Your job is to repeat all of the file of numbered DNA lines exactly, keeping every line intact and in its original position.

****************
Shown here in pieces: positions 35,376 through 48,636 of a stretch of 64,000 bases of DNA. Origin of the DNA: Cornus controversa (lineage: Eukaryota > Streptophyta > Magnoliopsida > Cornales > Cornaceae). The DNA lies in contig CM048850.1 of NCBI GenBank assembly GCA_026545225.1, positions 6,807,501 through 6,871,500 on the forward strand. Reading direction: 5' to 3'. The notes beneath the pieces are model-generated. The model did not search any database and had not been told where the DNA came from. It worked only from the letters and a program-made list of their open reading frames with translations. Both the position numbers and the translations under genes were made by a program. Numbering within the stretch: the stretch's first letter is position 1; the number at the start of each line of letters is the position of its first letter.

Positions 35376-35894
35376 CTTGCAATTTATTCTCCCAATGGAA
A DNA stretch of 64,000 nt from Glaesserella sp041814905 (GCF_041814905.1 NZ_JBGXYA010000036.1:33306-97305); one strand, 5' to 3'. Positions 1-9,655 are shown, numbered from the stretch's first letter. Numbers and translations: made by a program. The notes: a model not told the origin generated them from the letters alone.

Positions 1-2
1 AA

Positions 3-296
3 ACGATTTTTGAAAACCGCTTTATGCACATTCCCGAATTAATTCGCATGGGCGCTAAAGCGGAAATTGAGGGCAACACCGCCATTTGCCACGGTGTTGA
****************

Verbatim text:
Shown here in pieces: positions 35,376 through 48,636 of a stretch of 64,000 bases of DNA. Origin of the DNA: Cornus controversa (lineage: Eukaryota > Streptophyta > Magnoliopsida > Cornales > Cornaceae). The DNA lies in contig CM048850.1 of NCBI GenBank assembly GCA_026545225.1, positions 6,807,501 through 6,871,500 on the forward strand. Reading direction: 5' to 3'. The notes beneath the pieces are model-generated. The model did not search any database and had not been told where the DNA came from. It worked only from the letters and a program-made list of their open reading frames with translations. Both the position numbers and the translations under genes were made by a program. Numbering within the stretch: the stretch's first letter is position 1; the number at the start of each line of letters is the position of its first letter.

Positions 35376-35894
35376 CTTGCAATTTATTCTCCCAATGGAA
A DNA stretch of 64,000 nt from Glaesserella sp041814905 (GCF_041814905.1 NZ_JBGXYA010000036.1:33306-97305); one strand, 5' to 3'. Positions 1-9,655 are shown, numbered from the stretch's first letter. Numbers and translations: made by a program. The notes: a model not told the origin generated them from the letters alone.

Positions 1-2
1 AA

Positions 3-296
3 ACGATTTTTGAAAACCGCTTTATGCACATTCCCGAATTAATTCGCATGGGCGCTAAAGCGGAAATTGAGGGCAACACCGCCATTTGCCACGGTGTTGA